May 30, 2021. II Samuel 12:13-23

Please click here for the audio link and click here for the video link of this message.

THE FRUIT OF FOLLY.  II Samuel 12:13-23.  05/30/2021.  #24.

2 Samuel 12:13-23 [New King James Version]

13 So David said to Nathan, “I have sinned against the Lord.” And Nathan said to David, “The Lord also has put away your sin; you shall not die. 14 However, because by this deed you have given great occasion to the enemies of the Lord to blaspheme, the child also who is born to you shall surely die.” 15 Then Nathan departed to his house. And the Lord struck the child that Uriah’s wife bore to David, and it became ill. 16 David therefore pleaded with God for the child, and David fasted and went in and lay all night on the ground. 17 So the elders of his house arose and went to him, to raise him up from the ground. But he would not, nor did he eat food with them. 18 Then on the seventh day it came to pass that the child died. And the servants of David were afraid to tell him that the child was dead. For they said, “Indeed, while the child was alive, we spoke to him, and he would not heed our voice. How can we tell him that the child is dead? He may do some harm!” 19 When David saw that his servants were whispering, David perceived that the child was dead. Therefore David said to his servants, “Is the child dead?” And they said, “He is dead.” 20 So David arose from the ground, washed and anointed himself, and changed his clothes; and he went into the house of the Lord and worshiped. Then he went to his own house; and when he requested, they set food before him, and he ate. 21 Then his servants said to him, “What is this that you have done? You fasted and wept for the child while he was alive, but when the child died, you arose and ate food.” 22 And he said, “While the child was alive, I fasted and wept; for I said, ‘Who can tell whether the Lord will be gracious to me, that the child may live?’ 23 But now he is dead; why should I fast? Can I bring him back again? I shall go to him, but he shall not return to me.”

  1. The verdict
    1. David immediately acknowledges his guilt when confronted by Nathan (unlike Saul, Jonah, Samson, Balaam, Jezebel…)
      1. Psalm 51 David confesses that he has sinned against the Lord (“against you & you only”, Psalm 51:4)
      1. David mentions nothing about Uriah, the men who died with him, or Bathsheba
    1. The prescribed penalty is execution (for adultery & murder)
    1. Nathan states that God has commuted his sentence
      1. David would not be executed for his sins
      1. David is forgiven of his sins
    1. David’s sentence is commuted to a life of sorrowful trials
      1. His enemies will be raised up from within his home
      1. David short circuited his own blessing (Dt. 24 we do the same thing when we sin)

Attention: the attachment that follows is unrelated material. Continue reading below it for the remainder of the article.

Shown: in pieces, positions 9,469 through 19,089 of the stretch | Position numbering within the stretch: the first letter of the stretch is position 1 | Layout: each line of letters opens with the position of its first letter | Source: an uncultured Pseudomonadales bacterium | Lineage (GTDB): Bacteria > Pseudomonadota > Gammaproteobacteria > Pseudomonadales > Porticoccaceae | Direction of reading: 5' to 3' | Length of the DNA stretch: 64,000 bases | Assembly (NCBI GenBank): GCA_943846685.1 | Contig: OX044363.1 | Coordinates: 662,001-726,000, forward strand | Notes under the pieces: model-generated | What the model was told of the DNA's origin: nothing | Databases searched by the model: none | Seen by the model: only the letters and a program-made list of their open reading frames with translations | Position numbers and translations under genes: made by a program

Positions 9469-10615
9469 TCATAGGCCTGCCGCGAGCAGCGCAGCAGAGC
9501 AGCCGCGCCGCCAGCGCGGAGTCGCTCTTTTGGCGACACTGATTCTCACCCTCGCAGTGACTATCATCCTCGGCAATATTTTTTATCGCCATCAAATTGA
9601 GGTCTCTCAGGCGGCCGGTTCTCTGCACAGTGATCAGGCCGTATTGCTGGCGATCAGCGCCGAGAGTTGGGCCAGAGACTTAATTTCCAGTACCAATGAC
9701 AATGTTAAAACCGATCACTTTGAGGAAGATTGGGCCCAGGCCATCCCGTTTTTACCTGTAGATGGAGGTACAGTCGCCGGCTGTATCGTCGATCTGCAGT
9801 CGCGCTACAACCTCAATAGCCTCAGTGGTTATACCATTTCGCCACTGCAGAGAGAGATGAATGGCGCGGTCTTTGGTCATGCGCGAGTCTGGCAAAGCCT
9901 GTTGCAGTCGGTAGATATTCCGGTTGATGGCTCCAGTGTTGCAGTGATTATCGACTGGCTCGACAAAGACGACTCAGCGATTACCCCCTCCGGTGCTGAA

1. David would never know what other blessings God had for him
    1. David faces open shame because he had “given God’s enemies great occasion to blaspheme God’s name”
      1. David had shown himself to be a hypocrite
      1. All would know what David had done
      1. When we worship & testify of God’s goodness & then sin, the unsaved accuse us hypocrisy
        1. “vice pays respect to virtue”
        1. We come across as self-righteous
    1. David does not compound the problem with denials or justification for his sin (the world must see us confess & repent of our sins)
    1. The Christian is on display & the world watches his life
      1. Neither sin nor self-righteousness are viable
      1. A life of circumspect takes constant vigilance
    1. Forgiveness does not forestall recompense
      1. David had a price to pay (accountability)
      1. There are always consequences for sin
  2. The axe falls on the child
    1. David is told that the child Bathsheba carries would die
      1. The child had done nothing wrong, but he played the role of recompense for sin (as Job’s children played the role of testing Job’s faith)
      1. We can’t judge God’s actions in dealing with David
    1. David mourns & pleads with God to spare the child
      1. God’s judgment was final (like Moses’ judgment)
      1. David could neither take back his deeds nor dissuade God of his judgment (can’t redo events)
    1. David’s servants can’t convince David to eat
      1. His anguish is a part of the penalty he must pay
      1. His sincerity does not change what was done
    1. The anguish of remorse doesn’t necessarily bring change
      1. What we feel is not always transfer to lasting belief
      1. David learns a lesson, but still is prone to sin
  3. Aftermath
    1. After the baby dies, David resumes his life
      1. He explains = there was no more that he could do
      1. David states that he could later go to the child
    1. David’s knowledge of the child’s destiny is not a doctrine
      1. Can’t conclude that all deceased babies are saved
      1. Acts 16:31 a believer’s family isn’t guaranteed salvation